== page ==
Capers: Angéla and Émile argue, and Angéla declares that she’ll sleep with the first guy she meets. Émile says he’ll call up his friend Alfred (Jean-Paul Belmondo), who just so happens to be in the street below their balcony, and also just so happens to be in love with Angéla. Misunderstandings lead to misfires—Angéla does end up sleeping with Alfred, and Émile has a dalliance with a sex worker—but in the end, our lovers return to one another, reconcile, and finally get it on so as to give the baby a chance at having Émile as papa. Along the way, Angéla has her very own musical number, “La chanson d’Angéla”; tries out, with Alfred, a tableaux of comédie musicale poses; and, with great charm, sings and dances by herself in front of mirrors, imbuing the film with zest and mischief.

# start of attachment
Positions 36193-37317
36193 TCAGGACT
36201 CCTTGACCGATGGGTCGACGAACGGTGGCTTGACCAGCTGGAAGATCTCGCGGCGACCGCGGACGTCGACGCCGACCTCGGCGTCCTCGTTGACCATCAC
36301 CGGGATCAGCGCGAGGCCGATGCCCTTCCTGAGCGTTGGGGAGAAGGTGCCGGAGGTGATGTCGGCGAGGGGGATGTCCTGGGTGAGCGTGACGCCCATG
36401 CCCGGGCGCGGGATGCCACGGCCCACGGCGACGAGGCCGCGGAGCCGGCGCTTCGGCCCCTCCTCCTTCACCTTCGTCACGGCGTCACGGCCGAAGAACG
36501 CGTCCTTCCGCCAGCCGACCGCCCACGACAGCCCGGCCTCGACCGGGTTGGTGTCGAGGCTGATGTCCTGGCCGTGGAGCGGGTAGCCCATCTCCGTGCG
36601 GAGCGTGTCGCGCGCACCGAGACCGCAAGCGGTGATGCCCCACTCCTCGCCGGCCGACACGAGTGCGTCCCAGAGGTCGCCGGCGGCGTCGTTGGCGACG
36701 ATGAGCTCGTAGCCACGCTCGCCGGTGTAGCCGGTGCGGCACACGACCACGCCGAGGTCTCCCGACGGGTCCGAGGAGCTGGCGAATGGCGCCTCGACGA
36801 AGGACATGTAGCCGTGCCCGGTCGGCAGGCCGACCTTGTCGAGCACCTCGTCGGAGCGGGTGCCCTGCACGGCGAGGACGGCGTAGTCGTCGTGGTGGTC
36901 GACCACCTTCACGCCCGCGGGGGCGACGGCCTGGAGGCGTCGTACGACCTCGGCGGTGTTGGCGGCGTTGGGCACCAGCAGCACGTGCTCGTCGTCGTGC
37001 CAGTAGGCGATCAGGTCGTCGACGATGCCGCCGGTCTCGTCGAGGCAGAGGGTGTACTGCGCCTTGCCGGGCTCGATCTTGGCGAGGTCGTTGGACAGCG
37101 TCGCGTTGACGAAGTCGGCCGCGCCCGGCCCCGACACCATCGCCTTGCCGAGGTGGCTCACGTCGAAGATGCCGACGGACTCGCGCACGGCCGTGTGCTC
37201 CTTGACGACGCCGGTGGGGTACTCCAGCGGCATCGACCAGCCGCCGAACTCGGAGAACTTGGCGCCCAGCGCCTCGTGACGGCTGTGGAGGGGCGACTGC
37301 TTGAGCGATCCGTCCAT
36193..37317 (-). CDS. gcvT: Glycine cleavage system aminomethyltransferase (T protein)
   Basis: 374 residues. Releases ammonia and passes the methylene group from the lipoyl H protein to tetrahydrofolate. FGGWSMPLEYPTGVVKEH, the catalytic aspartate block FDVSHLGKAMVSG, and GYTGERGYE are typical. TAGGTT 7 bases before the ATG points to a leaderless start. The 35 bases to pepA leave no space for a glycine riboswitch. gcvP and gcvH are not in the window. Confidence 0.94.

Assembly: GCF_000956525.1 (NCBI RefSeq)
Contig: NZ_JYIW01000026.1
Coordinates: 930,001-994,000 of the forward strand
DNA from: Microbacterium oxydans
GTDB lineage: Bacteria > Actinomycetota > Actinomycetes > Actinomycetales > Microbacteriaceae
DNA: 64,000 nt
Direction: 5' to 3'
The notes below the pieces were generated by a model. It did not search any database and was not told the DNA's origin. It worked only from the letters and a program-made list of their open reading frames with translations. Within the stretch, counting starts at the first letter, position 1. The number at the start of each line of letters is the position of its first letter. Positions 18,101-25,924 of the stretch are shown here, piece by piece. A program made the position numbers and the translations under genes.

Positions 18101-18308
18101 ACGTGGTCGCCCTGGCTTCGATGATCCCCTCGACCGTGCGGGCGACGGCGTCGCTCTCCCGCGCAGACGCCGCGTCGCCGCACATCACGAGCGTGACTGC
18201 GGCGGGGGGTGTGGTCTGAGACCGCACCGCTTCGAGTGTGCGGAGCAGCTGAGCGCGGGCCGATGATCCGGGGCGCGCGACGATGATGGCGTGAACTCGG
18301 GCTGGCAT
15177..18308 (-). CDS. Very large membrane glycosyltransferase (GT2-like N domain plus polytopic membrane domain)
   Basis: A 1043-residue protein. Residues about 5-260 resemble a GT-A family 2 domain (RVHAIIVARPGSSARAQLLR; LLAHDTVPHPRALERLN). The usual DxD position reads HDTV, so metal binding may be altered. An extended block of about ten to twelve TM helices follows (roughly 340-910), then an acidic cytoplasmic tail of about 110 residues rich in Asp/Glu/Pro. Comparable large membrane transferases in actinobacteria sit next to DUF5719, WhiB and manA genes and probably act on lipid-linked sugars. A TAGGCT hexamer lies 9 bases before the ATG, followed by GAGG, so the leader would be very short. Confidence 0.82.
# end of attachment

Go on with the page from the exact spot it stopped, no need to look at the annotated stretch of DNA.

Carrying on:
Capriccios: in the world of music, very loosely defined (after all, we are not dealing with a film overzealous in its definitions) as a lively, whimsical, humorous composition, free and improvisational in form and structure. Pay attention to the music in this movie, or don’t—it will force you to pay attention, anyway. Unlike your typical Classical Hollywood film score, which tends to trot obediently along with the narrative—evoking environments and emotions, underpinning events, revealing psychology; swelling at moments of intensity or stepping back when needed—Michel Legrand’s score has a mind of its own. It is chaotic, insouciant, funny. It brings together baroque, opera, and jazz, harpsichord and electric guitar; it stops and starts sometimes at random; it exaggerates emotions or takes the liberty to mock and mimic characters.